Now that you have created and saved the Desktop Entry, you should see the application in the Applications Window and should be able to launch it from there. You can optionally right click on the icon in the dock panel and click
Add to Favorites if you would like this application launcher to remain in the dock at all times.
Many appimages include their own
.desktop file within the image. If you don’t want to create the file from scratch yourself, then you could locate the one that is included with your appimage, copy it, and edit its content as needed. Below we will look at an example of how to do this using the kiwix appimage.
First, go to the directory where you saved the appimage file and execute it as described in the Download the appimage section of this article. Now that you have executed the appimage it will be temporarily mounted on the file system. To find out where it is mounted issue the following command.
$ mount | grep .appimage
We get the following output which tells us that the expanded image is mounted in the
/tmp/.mount_kiwix-HhmzJR diectory. The exact name of the temporary directory will differ each time the appimage is launched.
kiwix-desktop_x86_64.appimage on /tmp/.mount_kiwix-HHmzJR type fuse.kiwix-desktop_x86_64.appimage (ro,nosuid,nodev,relatime,user_id=1000,group_id=1000)
Now that we know where the decompressed appimage is mounted to we can see if any .desktop files are included in it with the following command.
$ find /tmp/.mount_kiwix-HHmzJR -iname "*.desktop"
We receive the following output.
As we can see there are two .desktop files provided within the appimage. We can copy either of these and edit it’s contents to suit our purposes.
$ cp /tmp/.mount_kiwix-HhmzJR/kiwix-desktop.desktop ~/.local/share/applications/
With your favorite text editor, edit the
kiwix-desktop.desktop file in
$ vim ~/.local/share/applications/kiwix.desktop
When opening the file to edit you will see the following contents.
[Desktop Entry] Type=Application Name=Kiwix Comment=View offline content Icon=kiwix-desktop Exec=kiwix-desktop %F Terminal=false MimeType=application/org.kiwix.desktop.x-zim; Keywords=zim; Categories=Education; X-AppImage-Version=2.0.5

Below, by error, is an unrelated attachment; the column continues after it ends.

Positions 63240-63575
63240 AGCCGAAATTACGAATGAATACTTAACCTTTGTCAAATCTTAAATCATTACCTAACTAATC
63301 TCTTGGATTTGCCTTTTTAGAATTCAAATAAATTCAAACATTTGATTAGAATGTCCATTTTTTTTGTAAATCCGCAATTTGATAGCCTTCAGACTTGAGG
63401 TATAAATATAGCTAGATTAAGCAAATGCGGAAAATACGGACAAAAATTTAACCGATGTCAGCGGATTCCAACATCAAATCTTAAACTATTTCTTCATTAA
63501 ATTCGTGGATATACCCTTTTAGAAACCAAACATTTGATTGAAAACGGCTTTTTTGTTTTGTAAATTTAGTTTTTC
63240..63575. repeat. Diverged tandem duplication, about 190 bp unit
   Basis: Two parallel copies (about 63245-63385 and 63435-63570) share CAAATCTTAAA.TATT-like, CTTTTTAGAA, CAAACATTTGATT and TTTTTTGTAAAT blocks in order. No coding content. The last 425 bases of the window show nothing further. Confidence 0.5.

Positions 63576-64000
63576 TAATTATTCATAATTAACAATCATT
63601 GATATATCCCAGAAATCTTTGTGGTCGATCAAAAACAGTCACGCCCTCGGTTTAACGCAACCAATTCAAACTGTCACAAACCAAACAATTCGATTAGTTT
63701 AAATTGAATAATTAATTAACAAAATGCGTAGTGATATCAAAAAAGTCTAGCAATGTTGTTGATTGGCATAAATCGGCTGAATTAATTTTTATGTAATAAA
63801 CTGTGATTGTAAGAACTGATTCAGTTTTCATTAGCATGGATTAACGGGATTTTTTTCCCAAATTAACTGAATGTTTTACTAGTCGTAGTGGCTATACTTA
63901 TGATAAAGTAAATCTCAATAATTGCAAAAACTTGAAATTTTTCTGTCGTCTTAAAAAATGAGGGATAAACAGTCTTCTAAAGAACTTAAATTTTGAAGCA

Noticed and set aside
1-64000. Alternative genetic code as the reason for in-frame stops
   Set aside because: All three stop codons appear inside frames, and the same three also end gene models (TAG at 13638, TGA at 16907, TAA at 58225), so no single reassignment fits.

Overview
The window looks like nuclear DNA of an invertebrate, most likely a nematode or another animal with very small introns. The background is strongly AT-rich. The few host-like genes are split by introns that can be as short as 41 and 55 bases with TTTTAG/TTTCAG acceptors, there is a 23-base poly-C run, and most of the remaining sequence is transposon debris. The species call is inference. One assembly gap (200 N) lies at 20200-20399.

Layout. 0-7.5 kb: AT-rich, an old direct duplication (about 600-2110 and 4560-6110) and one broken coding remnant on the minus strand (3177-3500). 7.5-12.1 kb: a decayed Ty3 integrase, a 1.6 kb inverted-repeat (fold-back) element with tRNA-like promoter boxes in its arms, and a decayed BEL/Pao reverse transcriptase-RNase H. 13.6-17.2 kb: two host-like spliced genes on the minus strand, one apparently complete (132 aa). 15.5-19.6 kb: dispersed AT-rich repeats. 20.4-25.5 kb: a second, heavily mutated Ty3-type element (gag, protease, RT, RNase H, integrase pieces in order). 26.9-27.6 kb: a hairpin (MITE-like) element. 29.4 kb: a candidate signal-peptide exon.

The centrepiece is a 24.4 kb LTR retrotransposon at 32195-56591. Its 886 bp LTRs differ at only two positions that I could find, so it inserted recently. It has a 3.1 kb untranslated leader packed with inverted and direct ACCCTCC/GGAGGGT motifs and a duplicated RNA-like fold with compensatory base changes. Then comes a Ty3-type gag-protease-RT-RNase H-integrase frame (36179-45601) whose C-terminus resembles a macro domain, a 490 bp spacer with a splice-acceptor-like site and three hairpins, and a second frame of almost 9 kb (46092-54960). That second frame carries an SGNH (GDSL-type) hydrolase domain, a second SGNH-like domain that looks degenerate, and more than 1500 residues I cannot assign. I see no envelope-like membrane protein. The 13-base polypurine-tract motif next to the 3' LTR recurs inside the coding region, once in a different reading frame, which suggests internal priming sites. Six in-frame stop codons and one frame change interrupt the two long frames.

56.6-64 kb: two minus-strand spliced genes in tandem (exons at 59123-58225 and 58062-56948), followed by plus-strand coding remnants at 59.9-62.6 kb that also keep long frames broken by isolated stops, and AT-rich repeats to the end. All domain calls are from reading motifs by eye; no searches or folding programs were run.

Icon values so that the content looks like the following example.
[Desktop Entry] Type=Application Name=Kiwix Comment=View offline content Icon=kiwix Exec=/home/username/bin/kiwix-desktop_x86_64.appimage Terminal=false MimeType=application/org.kiwix.desktop.x-zim; Keywords=zim; Categories=Education; X-AppImage-Version=2.0.5
In this article we introduced appimages and briefly discussed their pros and cons. We then took a deep dive into how to create application launchers for appimages using two different methods. If you are using appimages as an end user, then creating application launchers for them can greatly enhance your user experience, especially on Ubuntu 20.04 which implements a polished user friendly version of the Gnome Desktop Environment.
After creating the application launcher, you can easily launch the appimage from the Application Window using the Show Applications feature of the dock or with the Superkey and can even pin the icon to the dock by adding it as a favorite. Appimages are extremely convenient, but their lack of system integration may sometimes be jarring for those who are accustomed to traditional package management on Linux. The next time you find yourself in need of software that is distributed as an appimage give one of these methods of creating an application launcher a try and let us know what you think of it in the comments below.